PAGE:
These remarkable photos give a glimpse into the closely-guarded tradition of Tibetan sky burials, where bodies are chopped up and fed to the vultures.
Sky burials are a funerary practice in the Chinese provinces of Tibet, Qinghai, and Inner Mongolia and in Mongolia.
The majority of Tibetans and many Mongolians adhere to Vajrayana Buddhism, which teaches the transmigration of spirits.
This means they do not see a need to preserve the body, as it is now an empty vessel, so they dispose of it through a sky burial.
In the days leading up to the ceremony monks -- known as lamas -- may chant mantra around the body and burn juniper incense.
The body is then chopped into pieces by either monks or more commonly, by rogyapas (body-breakers).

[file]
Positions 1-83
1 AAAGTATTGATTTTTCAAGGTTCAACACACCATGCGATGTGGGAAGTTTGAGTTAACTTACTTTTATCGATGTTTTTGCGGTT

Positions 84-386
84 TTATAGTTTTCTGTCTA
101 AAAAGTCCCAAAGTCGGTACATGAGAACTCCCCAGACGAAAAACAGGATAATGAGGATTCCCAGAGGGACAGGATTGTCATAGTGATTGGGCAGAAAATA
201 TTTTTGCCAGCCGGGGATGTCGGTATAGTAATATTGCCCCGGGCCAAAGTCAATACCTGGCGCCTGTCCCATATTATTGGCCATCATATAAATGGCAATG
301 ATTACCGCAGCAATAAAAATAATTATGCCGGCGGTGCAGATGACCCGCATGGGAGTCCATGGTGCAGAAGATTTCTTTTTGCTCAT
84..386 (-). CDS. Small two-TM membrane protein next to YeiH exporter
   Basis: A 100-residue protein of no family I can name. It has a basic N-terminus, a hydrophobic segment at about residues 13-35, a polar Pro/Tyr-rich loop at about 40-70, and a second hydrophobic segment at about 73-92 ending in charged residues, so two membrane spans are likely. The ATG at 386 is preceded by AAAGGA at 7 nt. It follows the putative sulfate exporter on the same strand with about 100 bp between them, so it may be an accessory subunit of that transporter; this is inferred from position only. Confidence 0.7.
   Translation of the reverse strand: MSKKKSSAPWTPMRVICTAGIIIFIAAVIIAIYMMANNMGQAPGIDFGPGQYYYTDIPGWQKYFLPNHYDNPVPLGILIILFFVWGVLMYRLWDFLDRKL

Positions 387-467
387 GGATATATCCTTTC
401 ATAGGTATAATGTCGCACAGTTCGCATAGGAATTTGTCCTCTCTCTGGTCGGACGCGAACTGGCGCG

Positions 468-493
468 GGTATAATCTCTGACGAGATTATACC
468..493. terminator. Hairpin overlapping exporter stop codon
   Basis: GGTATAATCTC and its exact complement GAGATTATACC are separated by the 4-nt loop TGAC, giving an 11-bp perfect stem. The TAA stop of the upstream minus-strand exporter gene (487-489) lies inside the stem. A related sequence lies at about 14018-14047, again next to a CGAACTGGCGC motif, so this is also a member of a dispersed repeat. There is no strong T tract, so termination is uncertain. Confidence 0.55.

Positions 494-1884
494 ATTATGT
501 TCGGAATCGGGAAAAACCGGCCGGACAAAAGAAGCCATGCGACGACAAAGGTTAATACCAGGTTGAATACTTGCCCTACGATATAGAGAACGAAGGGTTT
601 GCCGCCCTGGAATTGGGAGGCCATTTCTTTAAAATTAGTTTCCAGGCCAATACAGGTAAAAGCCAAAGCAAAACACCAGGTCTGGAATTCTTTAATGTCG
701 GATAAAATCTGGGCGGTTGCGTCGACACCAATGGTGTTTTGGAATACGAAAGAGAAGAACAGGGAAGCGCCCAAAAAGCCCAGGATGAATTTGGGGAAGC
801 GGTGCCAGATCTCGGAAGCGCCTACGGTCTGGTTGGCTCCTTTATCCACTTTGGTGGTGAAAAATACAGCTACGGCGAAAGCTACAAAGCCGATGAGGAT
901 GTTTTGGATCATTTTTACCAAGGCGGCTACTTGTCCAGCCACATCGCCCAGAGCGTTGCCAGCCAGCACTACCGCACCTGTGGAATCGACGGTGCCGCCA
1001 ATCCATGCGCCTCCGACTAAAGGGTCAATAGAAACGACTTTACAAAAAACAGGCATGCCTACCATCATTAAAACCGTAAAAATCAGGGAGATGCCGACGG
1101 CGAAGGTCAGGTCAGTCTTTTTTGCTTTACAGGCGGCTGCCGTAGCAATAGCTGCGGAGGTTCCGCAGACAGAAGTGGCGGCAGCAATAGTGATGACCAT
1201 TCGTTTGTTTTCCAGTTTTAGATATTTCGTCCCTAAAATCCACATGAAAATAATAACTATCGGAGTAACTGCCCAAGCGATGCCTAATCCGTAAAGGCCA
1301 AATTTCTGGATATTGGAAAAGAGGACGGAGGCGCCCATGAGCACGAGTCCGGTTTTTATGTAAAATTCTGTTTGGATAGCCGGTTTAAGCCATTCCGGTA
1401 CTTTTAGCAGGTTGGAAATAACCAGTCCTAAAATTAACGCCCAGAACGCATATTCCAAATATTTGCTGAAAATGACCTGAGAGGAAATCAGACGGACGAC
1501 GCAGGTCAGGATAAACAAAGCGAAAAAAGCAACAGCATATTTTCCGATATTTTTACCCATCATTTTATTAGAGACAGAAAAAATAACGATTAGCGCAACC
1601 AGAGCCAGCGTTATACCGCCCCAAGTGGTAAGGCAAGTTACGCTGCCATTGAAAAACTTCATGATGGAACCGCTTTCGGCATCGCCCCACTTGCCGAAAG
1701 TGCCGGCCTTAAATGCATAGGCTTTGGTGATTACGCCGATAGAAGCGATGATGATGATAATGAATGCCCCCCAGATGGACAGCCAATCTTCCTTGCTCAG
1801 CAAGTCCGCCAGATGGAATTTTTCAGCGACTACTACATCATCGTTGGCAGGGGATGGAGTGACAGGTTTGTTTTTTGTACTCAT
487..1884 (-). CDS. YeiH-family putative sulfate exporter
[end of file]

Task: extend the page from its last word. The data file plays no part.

Eyewitness accounts suggest the body-breakers do the grim task in high-spirits - according to Buddhist teaching, this makes it easier for the soul of the deceased to move on.
It is difficult to ascertain the exact process as Tibetans strongly object to visits by the merely curious, but it is thought the whole body is given to the vultures.
Some stories suggest the body parts are left in the Tower of Silence for a year, exposed to the elements and birds -- men and women are placed in different sections.
Then when only the bones are left, the pieces are broken up with mallets, ground with tsampa (barley flour with tea and yak butter, or milk), and given to the crows and hawks that have waited for the vultures to depart.
The function of the sky burial is simply to dispose of the remains in as generous a way as possible -- this donation of human flesh to the vultures is considered virtuous because it saves the lives of small animals that the vultures might otherwise capture for food.